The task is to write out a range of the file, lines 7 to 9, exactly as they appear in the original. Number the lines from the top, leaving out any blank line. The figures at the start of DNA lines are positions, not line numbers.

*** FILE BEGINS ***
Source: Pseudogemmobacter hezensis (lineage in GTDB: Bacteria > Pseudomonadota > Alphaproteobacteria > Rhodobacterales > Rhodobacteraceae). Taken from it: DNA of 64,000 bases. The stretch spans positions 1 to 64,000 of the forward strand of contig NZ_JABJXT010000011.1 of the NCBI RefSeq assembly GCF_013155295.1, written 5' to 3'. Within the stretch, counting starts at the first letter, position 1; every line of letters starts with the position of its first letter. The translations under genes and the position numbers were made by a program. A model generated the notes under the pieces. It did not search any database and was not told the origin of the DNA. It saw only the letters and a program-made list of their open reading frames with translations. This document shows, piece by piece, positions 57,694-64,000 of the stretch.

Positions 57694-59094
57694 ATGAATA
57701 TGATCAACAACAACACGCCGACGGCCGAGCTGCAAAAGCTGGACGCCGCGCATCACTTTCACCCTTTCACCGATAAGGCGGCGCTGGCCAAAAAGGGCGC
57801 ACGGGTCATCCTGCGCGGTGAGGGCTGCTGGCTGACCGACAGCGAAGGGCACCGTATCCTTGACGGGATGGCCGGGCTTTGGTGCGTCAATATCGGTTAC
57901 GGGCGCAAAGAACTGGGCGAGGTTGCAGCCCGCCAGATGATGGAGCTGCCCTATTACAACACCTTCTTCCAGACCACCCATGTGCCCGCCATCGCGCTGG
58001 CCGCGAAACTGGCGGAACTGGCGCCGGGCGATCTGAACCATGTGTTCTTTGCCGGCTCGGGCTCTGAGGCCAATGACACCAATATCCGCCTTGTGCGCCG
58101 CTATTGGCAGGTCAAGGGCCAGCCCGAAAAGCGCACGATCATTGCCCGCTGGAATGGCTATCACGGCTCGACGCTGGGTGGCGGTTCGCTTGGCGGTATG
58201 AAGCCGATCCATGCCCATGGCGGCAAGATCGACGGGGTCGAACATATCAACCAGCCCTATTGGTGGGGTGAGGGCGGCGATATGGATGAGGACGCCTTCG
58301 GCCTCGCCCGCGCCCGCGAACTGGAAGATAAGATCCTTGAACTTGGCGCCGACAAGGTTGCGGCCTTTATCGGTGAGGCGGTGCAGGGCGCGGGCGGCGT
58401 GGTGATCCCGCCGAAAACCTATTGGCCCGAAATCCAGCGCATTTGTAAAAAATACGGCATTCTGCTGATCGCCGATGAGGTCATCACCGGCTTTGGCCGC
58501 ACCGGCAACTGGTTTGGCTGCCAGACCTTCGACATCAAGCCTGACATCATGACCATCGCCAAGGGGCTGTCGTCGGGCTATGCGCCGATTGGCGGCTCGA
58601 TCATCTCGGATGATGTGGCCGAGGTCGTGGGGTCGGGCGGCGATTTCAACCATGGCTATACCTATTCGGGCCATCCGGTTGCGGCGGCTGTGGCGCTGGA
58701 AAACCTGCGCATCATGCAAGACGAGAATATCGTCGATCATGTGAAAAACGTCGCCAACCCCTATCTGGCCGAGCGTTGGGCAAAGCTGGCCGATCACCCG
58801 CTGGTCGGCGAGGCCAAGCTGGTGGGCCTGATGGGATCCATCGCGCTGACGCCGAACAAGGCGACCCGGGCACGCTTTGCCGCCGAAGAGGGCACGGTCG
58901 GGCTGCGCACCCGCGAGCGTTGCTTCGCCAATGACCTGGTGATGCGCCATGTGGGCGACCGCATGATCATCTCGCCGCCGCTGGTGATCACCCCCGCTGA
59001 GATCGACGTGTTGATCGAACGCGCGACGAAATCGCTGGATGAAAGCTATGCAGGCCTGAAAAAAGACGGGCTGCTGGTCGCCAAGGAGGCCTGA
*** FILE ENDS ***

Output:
58001 CCGCGAAACTGGCGGAACTGGCGCCGGGCGATCTGAACCATGTGTTCTTTGCCGGCTCGGGCTCTGAGGCCAATGACACCAATATCCGCCTTGTGCGCCG
58101 CTATTGGCAGGTCAAGGGCCAGCCCGAAAAGCGCACGATCATTGCCCGCTGGAATGGCTATCACGGCTCGACGCTGGGTGGCGGTTCGCTTGGCGGTATG
58201 AAGCCGATCCATGCCCATGGCGGCAAGATCGACGGGGTCGAACATATCAACCAGCCCTATTGGTGGGGTGAGGGCGGCGATATGGATGAGGACGCCTTCG